Learn how to sew beads and be dazzled! Sewing beads onto fabric is the perfect way to light up a garment and make it shine. There are so many types and shapes of beads that the act of sewing them onto fabric may be a little daunting initially. This easy tutorial will show you how to sew single or multiple beads.
Sewing Beads Tutorial
Start out with knowing the basic tools needed to attach beads, and from there, learn how to sew beads of different types. These decorative items are a great addition to jazz up different parts of clothing.
This tutorial will show you sewing techniques for how to sew beads singularly, in a row and around curves.
Supplies for Sewing Beads
Basic tools needed to sew beads:
- THREAD - Use a strong beading thread that will not snap as you stitch the beads firmly onto the fabric. Many beads (particularly glass beads) as sharp inside and will cut through regular thread. Beading thread is available from most sewing or craft stores and comes in different thicknesses to suit your beads. The thread color should match the bead and not necessarily the fabric.
- NEEDLE - A needle like a straw needle and has a long straight shaft is the best for threading and sewing beads. These needles are longer and thinner than a normal needle. You can buy a specialized beading needle, a tapestry needle or use an all-purpose one. Just make sure it fits through the bead hole.
- BEADS - Beads come in all shapes and sizes, so look out for what you want. Consider buying them in strings or even cutting up old necklaces from second-hand stores.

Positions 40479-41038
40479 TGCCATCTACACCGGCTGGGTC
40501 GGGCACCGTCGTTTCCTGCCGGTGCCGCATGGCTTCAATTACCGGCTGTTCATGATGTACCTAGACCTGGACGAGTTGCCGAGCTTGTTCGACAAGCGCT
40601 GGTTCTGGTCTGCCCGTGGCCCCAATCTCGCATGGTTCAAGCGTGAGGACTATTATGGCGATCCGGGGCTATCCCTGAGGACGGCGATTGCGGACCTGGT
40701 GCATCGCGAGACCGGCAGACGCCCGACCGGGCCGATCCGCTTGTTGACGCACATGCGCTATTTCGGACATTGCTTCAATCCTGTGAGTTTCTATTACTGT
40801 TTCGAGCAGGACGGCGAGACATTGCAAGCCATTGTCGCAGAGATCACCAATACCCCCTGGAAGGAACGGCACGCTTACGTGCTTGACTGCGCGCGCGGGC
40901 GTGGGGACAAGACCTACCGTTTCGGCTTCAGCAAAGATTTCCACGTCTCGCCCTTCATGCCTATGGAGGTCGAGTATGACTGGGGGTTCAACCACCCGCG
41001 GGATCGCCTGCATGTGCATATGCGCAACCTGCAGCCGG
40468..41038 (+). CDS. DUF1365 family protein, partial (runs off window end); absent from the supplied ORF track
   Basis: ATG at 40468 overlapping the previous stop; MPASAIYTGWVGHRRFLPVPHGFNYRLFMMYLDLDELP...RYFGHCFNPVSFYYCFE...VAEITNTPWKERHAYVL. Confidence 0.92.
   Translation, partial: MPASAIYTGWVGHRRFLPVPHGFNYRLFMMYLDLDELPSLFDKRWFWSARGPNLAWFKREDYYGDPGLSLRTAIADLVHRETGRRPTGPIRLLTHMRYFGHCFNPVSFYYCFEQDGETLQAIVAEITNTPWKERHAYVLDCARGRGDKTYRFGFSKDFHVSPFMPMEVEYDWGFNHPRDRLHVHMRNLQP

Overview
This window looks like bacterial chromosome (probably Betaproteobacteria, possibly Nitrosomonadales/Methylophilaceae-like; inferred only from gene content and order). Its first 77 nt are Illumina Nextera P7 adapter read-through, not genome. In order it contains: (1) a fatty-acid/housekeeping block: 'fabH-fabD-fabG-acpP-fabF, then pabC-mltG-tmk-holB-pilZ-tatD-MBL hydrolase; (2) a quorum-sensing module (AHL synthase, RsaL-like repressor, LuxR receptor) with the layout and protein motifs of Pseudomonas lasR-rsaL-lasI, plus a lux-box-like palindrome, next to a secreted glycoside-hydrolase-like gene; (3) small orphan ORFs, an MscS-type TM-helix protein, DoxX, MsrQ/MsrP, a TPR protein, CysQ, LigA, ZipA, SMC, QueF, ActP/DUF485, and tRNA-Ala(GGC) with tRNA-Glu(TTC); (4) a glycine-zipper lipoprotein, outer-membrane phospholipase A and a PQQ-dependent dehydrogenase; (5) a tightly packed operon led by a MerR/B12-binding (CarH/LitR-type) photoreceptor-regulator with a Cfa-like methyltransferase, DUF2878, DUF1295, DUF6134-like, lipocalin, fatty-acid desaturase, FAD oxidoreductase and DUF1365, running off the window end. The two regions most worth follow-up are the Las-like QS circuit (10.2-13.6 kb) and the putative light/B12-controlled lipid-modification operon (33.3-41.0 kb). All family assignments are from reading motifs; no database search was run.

- SPINNER - A bead spinner is a handy gadget that will spin with a motorized base at an even pace stringing the beads together. It cuts out the hand and eye strain of threading beads.
- SCRAP OF FABRIC
How to Sew Beads, Step by Step Instructions
Here are the instructions to follow for different types of beads, including a simple way of attaching just the bead or cluster of beads. The design or the bead embroidery pattern will determine how the bead is attached.
If your fabric is thin, you may need to add some fusible interfacing to the back.
Sewing Beads in Singles
Adding beads one at a time makes sure the beads do not all come undone. If one bead comes loose, the other beads will not fall off because they are not dependent on one another.
- Thread your needle, either double or single, and knot the ends of the thread. Threading can be made easier by using a needle threader or a bit of beeswax or water.
- Bring the needle up from the underside of the fabric to the right side.
- Put the needle through the eye of the bead and down into the fabric on the other side.
- If your bead doesn't feel secure, repeat this process.
- Finish and knot off before threading the next bead.
Sewing Beads in a String
Sewing beads in bunches of 3 to 6 makes the process of sewing beads quicker. Begin with a knot in the thread and bring the needle to the surface of the fabric. Thread the number of beads together onto the needle. Carry on in this fashion as you sew several beads at a time to cover the area you wanted to bead.
Step 1 - Knot the Thread
Thread the needle to make a double thread and tie a knot at the end.
Step 2 - Starting
Start beading by pulling the needle through the fabric with the knot on the side you do not want to bead. Sew a couple of stitches into the fabric the ensure the thread is secure.
Step 3 - String the Line of Beads
String the beads by adding a few beads at a time onto the needle. with larger beads, you will be able to do this with your fingers. Small seed beads may be picked up with beading tweezers.